That is the first temptation of Jesus – the temptation to make life comfortable at the expense of others; the temptation to abuse oneself to make life easier and more convenient.

The second is the temptation for power – worldly power, secular power. This is very clear for the Lord who says, “I do not need worldly power because I do not live in this world.” There was once an Indian guru who lived in a small hut without any furnishings. He was visited by a young man aspiring to follow his footsteps. When the young man saw his sparse habitat, he asked the guru the reason for the absence of furnishings in his place. The guru threw back the question to him and the young man quipped that he need not concern himself with furnishings because “I am only a vistor here.” the guru, in turn replied, “So am I.” In our life, we present the same arguments: there is no sex in heaven so we might as well enjoy everything here; we cannot bring our money to heaven, so it might as well be spent here in whatever manner we desire; let us enjoy all the praises here on earth, there might not be any in heaven. These are the temptations of popularity, money and sex.

The third temptation is to ask people to serve you rather than you serving other people; asking the Lord to serve you because vou have been very good; asking the Lord to spare you from sickness because you attend Mass regularly; asking the Lord to make your family and children good and successful because you pray everyday. We are here not because we want to be rewarded. We are here because we want to repay the Lord. When everything has been said and done, we can only say that we are just a useless servant of the Lord. We do not do good because we want to be rewarded, we do good because God has been good to us.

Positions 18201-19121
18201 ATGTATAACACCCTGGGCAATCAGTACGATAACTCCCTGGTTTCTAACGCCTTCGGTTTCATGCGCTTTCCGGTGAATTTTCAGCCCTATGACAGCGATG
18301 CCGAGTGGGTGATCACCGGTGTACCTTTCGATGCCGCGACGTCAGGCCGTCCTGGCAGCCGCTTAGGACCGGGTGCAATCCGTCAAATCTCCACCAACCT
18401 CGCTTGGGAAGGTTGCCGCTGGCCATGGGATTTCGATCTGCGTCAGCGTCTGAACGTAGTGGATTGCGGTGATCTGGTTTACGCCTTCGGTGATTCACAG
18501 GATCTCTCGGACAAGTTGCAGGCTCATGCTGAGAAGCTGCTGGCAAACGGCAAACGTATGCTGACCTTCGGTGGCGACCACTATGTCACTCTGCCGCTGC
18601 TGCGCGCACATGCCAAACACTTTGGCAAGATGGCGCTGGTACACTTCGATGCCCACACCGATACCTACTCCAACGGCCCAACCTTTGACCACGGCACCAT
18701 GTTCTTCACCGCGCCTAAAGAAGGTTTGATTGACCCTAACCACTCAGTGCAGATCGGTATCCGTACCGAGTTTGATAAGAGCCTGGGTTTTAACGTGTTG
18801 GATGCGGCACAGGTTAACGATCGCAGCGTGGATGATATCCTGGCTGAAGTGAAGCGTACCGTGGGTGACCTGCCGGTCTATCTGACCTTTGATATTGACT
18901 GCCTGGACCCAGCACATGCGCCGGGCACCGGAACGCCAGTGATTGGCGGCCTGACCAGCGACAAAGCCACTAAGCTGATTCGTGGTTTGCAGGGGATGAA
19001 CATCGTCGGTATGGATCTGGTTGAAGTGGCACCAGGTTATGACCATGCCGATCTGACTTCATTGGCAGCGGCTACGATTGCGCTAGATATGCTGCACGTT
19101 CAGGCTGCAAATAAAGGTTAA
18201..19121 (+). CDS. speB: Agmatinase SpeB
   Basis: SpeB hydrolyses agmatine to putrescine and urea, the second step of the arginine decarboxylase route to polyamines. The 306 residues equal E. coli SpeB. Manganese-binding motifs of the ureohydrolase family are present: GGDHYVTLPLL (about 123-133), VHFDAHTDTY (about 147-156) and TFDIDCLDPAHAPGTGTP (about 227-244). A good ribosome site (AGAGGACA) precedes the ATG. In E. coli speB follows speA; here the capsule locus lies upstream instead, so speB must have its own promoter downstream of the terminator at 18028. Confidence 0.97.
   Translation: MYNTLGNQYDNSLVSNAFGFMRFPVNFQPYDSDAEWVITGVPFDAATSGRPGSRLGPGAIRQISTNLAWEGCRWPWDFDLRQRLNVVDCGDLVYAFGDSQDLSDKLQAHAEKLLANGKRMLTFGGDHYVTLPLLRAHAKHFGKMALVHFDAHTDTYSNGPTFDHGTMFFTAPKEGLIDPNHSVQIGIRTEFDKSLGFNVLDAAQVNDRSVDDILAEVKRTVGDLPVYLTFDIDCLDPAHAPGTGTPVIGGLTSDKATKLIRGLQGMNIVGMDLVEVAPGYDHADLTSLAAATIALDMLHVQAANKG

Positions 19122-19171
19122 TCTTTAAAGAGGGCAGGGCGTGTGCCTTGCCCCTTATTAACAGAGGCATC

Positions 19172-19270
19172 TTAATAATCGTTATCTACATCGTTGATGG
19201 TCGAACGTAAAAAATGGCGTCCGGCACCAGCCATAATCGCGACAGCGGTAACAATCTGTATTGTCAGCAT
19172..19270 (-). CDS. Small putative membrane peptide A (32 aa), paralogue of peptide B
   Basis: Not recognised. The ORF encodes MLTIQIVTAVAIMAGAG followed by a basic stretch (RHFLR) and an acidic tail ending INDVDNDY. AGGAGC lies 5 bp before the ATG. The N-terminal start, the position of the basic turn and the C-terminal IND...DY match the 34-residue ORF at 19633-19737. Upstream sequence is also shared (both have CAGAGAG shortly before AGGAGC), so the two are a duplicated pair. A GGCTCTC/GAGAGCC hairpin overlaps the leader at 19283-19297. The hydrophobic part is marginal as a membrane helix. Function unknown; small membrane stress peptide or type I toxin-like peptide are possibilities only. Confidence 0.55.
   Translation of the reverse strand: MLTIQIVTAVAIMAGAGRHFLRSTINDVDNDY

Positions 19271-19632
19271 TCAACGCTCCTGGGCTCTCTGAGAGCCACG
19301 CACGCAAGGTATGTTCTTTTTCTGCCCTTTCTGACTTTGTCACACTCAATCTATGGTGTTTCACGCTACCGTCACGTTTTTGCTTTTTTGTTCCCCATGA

The third question is: How did the Lord face temptation?

The Lord, when tempted, did not argue. He did not use His reasoning; instead the Lord used the Scriptures against the devil.

The way to overcome temptation is not to use psychology, logic, philosophy or even theology. The way to overcome temptation is by atuning yourself always to the Word of God – by prayer. You must pray when you are tempted. You must also pray when you are not tempted. You should pray when you are sick, but you should also pray when you are healthy. You should pray when you are sad, but you should also pray when you are happy. You should pray when you are alive and kicking, but you must also pray at the hour of death.

It is very difficult to face temptations. Let us just speak from experience. It is easier to fall into temptations. Gary Lising said, “The way to get rid of temptations is to do them.” By this he meant that the way to get rid of temptation is to do the sin. Thus we banish temptation by giving in to it.

It is enjoyable to give in to temptation, and it can be very easy. But the Lord never promised us an easy life, only a meaningful life. It might be difficult but with God, all things are possible.

Lk. 4:1-13
Only Jesus, Always Jesus